I Stole It With The President
My question is about names in the job search, specifically that women should masculinize their names. My first name is masculine and my middle is feminine. For very strong reasons, I prefer to use them together. The admin assistant jobs I am applying for are traditionally filled by females. Do you feel it is detrimental to include my preferred double barrel name? I'm torn between who I am + awkward to correct people on my name in a new job environment and potentially damaging my job prospects.

Statistically we know that across the board, men get more resumes accepted than women even in people who believe they’re being fair and equal. Even women, who also make up the bulk of Human Resource positions, do this. But you have to balance your job prospects against your identity and your life, and sometimes it’s worth it to make something a little test of whether you even want to work there.

I think for admin positions, which as you say are predominantly female filled, you could probably get away with it, and if you have a strong feeling about using both your names, then you should use them both. It’s easy to say “your identity is more important than whether you get a job” from the position of a well-paid benefits-able job; harder to say that when I put myself in your position. And this contrasts with the advice I just gave about queer identity. But there’s also the fact that you’re expected to give a name, and the name carries a weightload of information about you.

Again — this is a decision only you can make, based on your feelings about your name, the qualifications you do or don’t have for the job, and the fact that this is the kind of job people don’t expect to find many men in. My advice would be to use both names, especially since it’s important to you, but it has to be your choice.

Hello, I'm about to apply for a writer position and have trouble conveying how my lived experience as a queer person would inform my critique/articles and why that would be a good thing for the employer. What would be a good script to use? And should I even go that route, would it be appropriate for a cover letter? They give every impression of being in favor of minority & LGBT rights but you never really know what goes on behind the scenes. This will be my first ever cover letter.
Anonymous

Ohkay this is a tough one and not an issue I’ve faced personally so queer job applicants feel free to chime in, but.

In a general sense, and this might be fucked up! So much of what we do when we apply for jobs is fucked up! But in a general sense there is a fairly strong current against mentioning your sexuality in your cover letter (other things that are usually considered passe in your cover letter: marital status, children, hobbies, pets, religion). These are things that IN THEORY should not affect your ability to do your job, so why would you bring them up. There’s a whole hegemonic power thing going on where if you don’t mention you’re queer you’re assumed to be straight, however, so this basic assumption becomes problematic in the “do I hide who I am” sense. But in a lot of cases nobody wants to hire you if you have a personality of any kind so everyone is expected to hide who they really are.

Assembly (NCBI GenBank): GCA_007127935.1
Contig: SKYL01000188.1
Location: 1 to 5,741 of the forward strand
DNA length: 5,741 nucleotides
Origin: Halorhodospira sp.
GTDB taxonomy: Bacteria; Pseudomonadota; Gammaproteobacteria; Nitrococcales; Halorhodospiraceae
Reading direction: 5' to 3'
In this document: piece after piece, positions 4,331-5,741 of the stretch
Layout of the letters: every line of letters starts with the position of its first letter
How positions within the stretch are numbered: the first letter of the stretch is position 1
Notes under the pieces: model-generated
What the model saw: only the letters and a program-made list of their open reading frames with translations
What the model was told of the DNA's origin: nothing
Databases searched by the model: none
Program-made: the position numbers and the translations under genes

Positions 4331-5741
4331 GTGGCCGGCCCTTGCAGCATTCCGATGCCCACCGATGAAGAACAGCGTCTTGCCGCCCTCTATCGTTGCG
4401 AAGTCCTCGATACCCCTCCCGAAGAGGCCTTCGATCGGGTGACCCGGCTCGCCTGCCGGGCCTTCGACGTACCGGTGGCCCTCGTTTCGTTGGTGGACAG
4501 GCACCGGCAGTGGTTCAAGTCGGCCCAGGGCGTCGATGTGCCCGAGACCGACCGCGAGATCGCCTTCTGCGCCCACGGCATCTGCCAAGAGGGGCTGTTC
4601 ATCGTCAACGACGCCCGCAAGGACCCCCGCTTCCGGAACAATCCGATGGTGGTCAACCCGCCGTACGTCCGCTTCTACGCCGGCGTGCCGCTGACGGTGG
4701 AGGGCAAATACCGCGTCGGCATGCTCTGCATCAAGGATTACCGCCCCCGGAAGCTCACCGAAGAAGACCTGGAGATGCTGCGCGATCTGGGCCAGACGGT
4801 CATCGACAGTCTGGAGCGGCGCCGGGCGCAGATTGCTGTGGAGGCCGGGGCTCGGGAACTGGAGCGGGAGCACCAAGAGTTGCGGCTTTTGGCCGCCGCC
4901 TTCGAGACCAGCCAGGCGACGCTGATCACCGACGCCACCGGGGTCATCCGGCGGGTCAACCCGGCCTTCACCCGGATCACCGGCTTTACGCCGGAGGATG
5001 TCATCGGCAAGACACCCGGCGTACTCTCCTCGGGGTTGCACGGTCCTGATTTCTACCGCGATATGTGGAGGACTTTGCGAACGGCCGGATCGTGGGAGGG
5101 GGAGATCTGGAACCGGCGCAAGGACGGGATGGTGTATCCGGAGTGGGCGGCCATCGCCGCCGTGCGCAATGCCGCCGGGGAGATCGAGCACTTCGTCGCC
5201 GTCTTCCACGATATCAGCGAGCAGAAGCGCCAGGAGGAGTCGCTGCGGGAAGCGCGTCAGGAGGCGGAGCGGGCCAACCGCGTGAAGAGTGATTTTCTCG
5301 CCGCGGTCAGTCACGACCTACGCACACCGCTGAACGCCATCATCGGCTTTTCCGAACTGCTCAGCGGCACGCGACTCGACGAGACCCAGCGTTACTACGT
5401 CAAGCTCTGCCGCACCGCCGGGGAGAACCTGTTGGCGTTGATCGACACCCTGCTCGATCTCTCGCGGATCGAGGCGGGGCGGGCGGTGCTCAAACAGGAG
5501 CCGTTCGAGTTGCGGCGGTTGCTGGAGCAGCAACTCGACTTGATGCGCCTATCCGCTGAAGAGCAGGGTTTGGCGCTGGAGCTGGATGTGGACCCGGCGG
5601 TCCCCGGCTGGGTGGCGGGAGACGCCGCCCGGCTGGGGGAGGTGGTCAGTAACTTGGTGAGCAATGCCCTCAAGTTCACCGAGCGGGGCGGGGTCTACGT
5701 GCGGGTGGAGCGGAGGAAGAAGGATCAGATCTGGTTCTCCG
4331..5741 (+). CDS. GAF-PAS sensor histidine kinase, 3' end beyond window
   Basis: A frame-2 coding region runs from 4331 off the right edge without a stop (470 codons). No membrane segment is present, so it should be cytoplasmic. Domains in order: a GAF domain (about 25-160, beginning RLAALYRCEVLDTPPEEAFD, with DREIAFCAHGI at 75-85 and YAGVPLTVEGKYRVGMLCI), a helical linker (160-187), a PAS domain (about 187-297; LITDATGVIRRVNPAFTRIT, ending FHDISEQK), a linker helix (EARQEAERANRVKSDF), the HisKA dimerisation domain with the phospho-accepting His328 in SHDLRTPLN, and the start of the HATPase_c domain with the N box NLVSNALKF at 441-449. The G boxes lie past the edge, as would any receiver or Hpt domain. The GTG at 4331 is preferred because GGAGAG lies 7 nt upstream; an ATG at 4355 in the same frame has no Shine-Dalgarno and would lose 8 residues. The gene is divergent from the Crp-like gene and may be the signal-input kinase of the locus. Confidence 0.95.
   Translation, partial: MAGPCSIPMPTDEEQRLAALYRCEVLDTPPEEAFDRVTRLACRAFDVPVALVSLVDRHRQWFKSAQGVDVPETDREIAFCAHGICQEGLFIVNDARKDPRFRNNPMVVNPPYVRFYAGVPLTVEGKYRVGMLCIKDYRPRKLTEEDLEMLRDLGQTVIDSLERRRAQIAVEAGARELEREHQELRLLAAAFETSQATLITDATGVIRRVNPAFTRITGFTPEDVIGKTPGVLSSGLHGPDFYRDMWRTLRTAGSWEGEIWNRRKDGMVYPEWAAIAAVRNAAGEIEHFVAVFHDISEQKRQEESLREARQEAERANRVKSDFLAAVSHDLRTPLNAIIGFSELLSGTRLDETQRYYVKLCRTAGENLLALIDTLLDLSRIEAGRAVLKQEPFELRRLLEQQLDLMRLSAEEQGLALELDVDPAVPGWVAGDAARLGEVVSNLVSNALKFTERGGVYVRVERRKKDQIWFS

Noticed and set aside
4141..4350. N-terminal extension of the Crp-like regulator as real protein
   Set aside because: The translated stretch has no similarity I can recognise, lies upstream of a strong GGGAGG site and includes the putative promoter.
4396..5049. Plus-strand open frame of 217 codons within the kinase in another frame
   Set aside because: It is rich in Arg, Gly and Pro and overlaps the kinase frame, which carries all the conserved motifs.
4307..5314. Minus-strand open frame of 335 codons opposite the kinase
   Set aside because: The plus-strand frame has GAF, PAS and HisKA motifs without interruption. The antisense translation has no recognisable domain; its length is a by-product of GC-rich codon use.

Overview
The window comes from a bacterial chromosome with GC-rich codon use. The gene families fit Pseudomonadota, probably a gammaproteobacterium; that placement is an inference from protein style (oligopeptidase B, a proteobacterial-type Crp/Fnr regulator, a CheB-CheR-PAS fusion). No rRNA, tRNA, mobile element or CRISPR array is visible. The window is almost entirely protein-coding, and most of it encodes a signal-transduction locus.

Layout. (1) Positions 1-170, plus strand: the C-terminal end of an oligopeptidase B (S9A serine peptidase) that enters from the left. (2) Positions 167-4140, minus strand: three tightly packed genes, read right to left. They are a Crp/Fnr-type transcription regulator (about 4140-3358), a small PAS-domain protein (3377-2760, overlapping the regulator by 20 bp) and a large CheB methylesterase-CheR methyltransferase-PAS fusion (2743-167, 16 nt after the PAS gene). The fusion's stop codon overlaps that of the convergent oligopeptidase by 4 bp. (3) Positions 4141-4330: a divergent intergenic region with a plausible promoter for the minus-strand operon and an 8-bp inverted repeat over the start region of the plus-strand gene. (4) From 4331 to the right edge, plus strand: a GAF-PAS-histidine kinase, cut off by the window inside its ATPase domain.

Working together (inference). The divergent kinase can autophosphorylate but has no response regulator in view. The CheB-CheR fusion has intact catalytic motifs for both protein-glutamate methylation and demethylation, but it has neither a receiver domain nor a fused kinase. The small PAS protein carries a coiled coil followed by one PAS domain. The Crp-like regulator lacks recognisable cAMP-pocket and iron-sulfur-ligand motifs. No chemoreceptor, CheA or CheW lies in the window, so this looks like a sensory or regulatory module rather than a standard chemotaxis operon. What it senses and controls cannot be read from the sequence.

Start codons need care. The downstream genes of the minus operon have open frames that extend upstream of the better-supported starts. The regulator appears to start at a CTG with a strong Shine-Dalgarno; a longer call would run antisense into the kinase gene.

This is presumably an artistic position so the rules are a little looser in terms of — well yes, of course as a queer person your sexuality informs your expression. But it also depends on the kind of job. If it’s say, a film criticism job, they expect you to be able to put forth an objective facade at any rate. If it’s journalism, unless it’s for a niche press (communist, queer, liberal, conservative, religious, etc) same thing. Who you are informs how you write but as a professional writer, particularly for non-fiction, most of the jobs you take will expect you to be able to put that to one side and focus on objective reporting. (Sometimes by “objective” they mean “more straight-cis-white than reality ever has or will be”, fair warning.)

So like. I don’t want to tell you not to talk about who you are. I don’t want to tell anyone not to be open and out if they can be, because I do think it’s important. But almost every factor in this situation, from the kind of job to the unwritten rules of the game, are against you mentioning your sexuality in your cover letter. That’s something which is much better saved for an in-person interview in any event, where they can’t just throw you on the discard pile the second you say “Well, as a queer person…”

This is one of those fucking awful decisions that you have to make in our society, and it’s wrong, and I’m sorry. But my advice would be to leave it out of the cover letter, take the temperature of the room during the interview, and drop a queer glitterbomb if and only if you feel safe to do so.

But I’m a straight white dude, so, you know. Ask around a little, don’t depend on my advice alone.

philnoto:

Superior Iron Man #1

*LOTS OF GLEEFUL YELLING*

philnoto:

Superior Iron Man #1

*LOTS OF GLEEFUL YELLING*

bathtubstudios replied to your post “better fight scene, ax fight in Snowpiercer or elevator fight in Cap2?”

Do you find yourself doing this a lot? How many times does “axe fight” come up in casual conversation?

Well, as evidenced by my tumblr, it’s come up at least twice so far today. :D 

HAPPY YEKATERINA BRIDGE YOU FILTHY INGRATES. 

Actually I won’t lie, I also think of The Ax Fight, an old anthropology film which purports to depict a group of Yanomami tribespeople having a violent altercation but which I believe has been more or less proven to be a group of Yanomami tribespeople pranking the fuck out of some anthropologists. 

better fight scene, ax fight in Snowpiercer or elevator fight in Cap2?

Oh man, let me tell you how uninterested I am in fight scenes. It’s probably desensitization or something, but I 100% do not care about shakycaming POV-shifting grunting-and-groaning fuckin’ fight scenes. I haven’t given a shit for fight scenes since season two of Buffy The Vampire Slayer. This is a major reason I have no patience for Pacific Rim. I don’t care.

So my criteria are different from people who like fight scenes.

But even so it’s kind of hard to decide! Because on the one hand I’m pretty sure the Elevator Fight was shorter, which earns it major points as there is less to fast-forward through (also perfectly timed for pee breaks). On the other hand the axe fight had a) a pretty pointed interlude in the middle and b) Chris Evans falling hilariously on his ass.

I mean. You say “axe fight” and I immediately yell HAPPY YEKATERINA BRIDGE, YOU FILTHY INGRATES in a thick Yorkshire accent, and that’s super fun. So I guess the axe fight wins.

STREAAAAAAAAAAAAAAAAAAAAAM

I will be properly inaugurating my new internet by streaming Next Avengers: Heroes of Tomorrow at 7pm Central tonight. Stream opens at 6:30, in about an hour, for chatter and muzak.